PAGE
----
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Yemen war: Ceasefire won't be renewed after repeated violations, say Saudis

15 rebels and nine loyalist troops killed in clashes overnight near Taiz, hours before end of 48-hour ceasefire
A pro-government fighter walks among the ruins in Taiz during the 48-hour ceasefire (Reuters)

The Saudi-led coalition supporting Yemen's government against Houthi rebels said a 48-hour ceasefire ended at midday Monday hours before it was due to because of repeated "violations" in the city of Taiz. 

"There is no respect (for the truce), only violations," coalition spokesman Major General Ahmed Asiri told AFP, adding that there were "no orders to extend the ceasefire".

"There have been more people killed in Taiz and more attacks with surface-to-surface missiles, so automatically the conditions are not there" for prolonging the truce, he said.

The ceasefire began on Saturday following an intervention by US Secretary of State John Kerry who met rebel representatives in Oman and urged the government of Yemeni President Abd Rabbuh Mansour Hadi to sign up.

The coalition had said the truce could be renewed if the rebels abided by the deal and allowed aid deliveries into besieged cities.

Yemeni government forces and rebels were engaged in fierce fighting as a 48-hour ceasefire declared by the pro-government Arab coalition approached its end on Monday, military officials said.

Fifteen rebels and nine loyalist troops were killed in clashes overnight in and around the flashpoint southwestern city, military and medical sources said.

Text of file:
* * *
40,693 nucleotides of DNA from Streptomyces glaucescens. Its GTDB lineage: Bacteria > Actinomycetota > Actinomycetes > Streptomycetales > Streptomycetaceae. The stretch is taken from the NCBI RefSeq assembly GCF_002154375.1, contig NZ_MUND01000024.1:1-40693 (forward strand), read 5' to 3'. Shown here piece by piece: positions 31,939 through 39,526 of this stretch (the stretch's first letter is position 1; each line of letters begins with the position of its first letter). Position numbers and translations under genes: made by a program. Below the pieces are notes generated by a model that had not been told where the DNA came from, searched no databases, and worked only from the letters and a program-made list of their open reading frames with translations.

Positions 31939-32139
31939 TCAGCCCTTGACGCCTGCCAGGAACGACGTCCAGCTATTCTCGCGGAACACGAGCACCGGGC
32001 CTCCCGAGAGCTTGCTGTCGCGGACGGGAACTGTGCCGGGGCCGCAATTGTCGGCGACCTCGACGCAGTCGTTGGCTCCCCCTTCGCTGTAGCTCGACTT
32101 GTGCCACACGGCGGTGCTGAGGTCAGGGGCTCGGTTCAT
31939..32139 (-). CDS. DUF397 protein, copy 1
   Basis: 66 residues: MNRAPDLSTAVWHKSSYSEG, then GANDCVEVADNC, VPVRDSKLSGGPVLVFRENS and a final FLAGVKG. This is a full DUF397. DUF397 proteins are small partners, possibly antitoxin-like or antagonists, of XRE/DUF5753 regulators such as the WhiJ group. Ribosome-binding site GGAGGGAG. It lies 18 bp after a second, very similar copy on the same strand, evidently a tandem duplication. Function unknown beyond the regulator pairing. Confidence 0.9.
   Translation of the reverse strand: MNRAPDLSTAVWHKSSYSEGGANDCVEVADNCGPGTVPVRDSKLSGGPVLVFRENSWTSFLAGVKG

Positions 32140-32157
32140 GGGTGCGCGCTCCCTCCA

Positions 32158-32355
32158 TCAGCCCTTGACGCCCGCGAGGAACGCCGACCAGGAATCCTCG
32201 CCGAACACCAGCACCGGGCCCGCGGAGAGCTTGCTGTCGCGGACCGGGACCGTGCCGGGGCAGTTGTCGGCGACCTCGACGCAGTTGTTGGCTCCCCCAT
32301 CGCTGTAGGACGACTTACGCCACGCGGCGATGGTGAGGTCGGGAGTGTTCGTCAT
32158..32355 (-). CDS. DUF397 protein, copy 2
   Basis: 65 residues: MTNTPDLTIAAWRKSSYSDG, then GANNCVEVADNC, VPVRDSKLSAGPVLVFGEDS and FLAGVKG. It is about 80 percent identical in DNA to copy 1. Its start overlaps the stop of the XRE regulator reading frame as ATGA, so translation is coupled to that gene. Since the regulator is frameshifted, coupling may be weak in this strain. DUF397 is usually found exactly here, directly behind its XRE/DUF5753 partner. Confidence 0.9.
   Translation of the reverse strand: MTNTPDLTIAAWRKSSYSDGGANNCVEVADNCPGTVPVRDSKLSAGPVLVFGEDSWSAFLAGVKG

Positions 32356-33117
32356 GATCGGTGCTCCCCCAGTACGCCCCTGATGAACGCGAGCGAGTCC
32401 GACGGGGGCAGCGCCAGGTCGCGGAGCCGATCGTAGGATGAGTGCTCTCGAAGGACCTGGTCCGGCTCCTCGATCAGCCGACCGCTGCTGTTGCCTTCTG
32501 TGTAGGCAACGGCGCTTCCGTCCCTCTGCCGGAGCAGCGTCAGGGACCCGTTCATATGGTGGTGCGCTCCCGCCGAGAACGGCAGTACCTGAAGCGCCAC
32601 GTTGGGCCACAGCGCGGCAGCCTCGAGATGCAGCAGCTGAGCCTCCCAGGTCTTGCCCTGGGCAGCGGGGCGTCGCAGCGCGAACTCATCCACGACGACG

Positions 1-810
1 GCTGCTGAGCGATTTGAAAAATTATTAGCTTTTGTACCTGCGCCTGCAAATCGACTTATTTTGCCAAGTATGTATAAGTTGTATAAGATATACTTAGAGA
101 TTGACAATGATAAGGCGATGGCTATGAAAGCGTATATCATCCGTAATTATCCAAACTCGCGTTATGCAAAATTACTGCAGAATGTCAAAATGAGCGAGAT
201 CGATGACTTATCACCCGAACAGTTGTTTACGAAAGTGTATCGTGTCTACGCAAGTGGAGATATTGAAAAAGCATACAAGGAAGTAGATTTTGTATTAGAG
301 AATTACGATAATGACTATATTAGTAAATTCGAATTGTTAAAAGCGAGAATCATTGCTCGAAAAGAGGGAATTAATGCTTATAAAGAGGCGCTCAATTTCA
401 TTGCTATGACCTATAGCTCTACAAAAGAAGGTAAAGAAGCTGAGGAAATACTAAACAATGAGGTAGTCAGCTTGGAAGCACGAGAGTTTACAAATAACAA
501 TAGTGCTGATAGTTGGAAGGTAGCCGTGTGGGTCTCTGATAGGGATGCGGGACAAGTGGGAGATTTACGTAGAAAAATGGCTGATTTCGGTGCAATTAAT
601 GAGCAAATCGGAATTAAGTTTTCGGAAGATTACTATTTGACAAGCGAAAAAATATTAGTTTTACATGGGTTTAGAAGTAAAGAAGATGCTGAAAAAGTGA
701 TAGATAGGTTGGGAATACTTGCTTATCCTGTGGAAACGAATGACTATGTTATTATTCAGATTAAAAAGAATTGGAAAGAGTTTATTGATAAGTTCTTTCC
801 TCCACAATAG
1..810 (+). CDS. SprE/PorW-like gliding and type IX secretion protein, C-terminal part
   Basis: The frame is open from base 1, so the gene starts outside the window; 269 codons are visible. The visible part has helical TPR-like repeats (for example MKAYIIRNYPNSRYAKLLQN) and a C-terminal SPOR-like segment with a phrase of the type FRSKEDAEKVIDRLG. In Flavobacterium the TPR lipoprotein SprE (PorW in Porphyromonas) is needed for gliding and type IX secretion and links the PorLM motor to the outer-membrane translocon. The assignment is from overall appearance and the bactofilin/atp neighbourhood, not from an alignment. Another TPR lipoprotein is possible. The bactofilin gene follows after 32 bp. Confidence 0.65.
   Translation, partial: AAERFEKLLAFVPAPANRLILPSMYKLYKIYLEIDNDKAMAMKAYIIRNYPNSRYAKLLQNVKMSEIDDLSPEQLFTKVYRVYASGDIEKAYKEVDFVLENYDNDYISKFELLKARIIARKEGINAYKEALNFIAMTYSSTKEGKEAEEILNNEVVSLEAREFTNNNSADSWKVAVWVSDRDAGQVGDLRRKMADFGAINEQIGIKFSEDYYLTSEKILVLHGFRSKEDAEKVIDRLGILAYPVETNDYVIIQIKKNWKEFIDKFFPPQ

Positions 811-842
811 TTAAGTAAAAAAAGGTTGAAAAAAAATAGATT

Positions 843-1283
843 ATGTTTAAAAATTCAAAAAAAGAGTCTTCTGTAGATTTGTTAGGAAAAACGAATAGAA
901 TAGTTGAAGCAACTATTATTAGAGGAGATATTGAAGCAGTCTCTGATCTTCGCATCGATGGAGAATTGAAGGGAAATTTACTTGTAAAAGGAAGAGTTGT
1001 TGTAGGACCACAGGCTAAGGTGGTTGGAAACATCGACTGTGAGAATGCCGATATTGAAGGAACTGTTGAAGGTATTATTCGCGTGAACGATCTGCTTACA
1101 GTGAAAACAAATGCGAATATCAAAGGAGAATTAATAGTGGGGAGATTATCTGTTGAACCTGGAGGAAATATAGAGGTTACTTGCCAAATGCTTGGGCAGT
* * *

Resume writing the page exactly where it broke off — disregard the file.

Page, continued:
Four civilians were killed and 11 others wounded in rebel bombing of loyalist-held neighbourhoods, the sources said.

Early on Monday, forces loyal to President Hadi attacked Houthi rebels and their allies on the western outskirts of Taiz, military officials said.

The offensive, coming hours before the midday local time end of the ceasefire, targeted an air defence base, the officials said, while witnesses reported loud explosions.

Four of the Houthi casualties were killed in an air strike by the Saudi-led coalition, which has been fighting the rebels since March 2015, when Houthi rebels expanded their control and forced Hadi into exile.

Saudi bombing

Coalition warplanes have also hit rebel positions in Nahm, north of rebel-held capital Sanaa, and in the Houthi's heartland in Saada province, witnesses said.

Warplanes from the coalition also conducted numerous sorties over Sanaa early Monday.  

Elsewhere, pro-Hadi forces said they repelled a rebel attack on their positions in Sarwah, in Marib province, east of the capital.

The ceasefire began on Saturday following an intervention by US Secretary of State John Kerry, who met Houthi rebel representatives in Oman and urged Hadi's government to sign up.

Major General Ahmed Asiri said the truce could be extended if there was a "complete halt to the violations" he attributed to the rebels. 

He accused the rebels of 180 violations in the first 10 hours of the truce.

A spokesman for renegade Yemeni troops allied with the rebels accused the other side's forces of more than 100 violations of the ceasefire. 

Middle East Eye reported earlier this year the sheer scale of death and destruction from the capital city of Sanaa after months of air strikes from the Saudi coalition. 

The scale of bombing was so severe that Yemenis described the aerial campaign by the Saudi coalition as turning the "skies into fire". 

Human Rights Watch also accused the Saudi led coalition of purposely bombing factories, warehouses, farms and power plants during its air campaign in Yemen. 

The Saudi coalition have denied all claims of breaking international humanitarian law during its bombing campaign in Yemen.

The Iranian-backed Houthi rebels have also been accused of breaking international humanitarian law.  

Yemen's conflict began in 2014 when the rebels overran Sanaa and other parts of the country.

The UN says more than 7,000 people have been killed and nearly 37,000 wounded in Yemen since March 2015, when the coalition intervened on behalf of the government.

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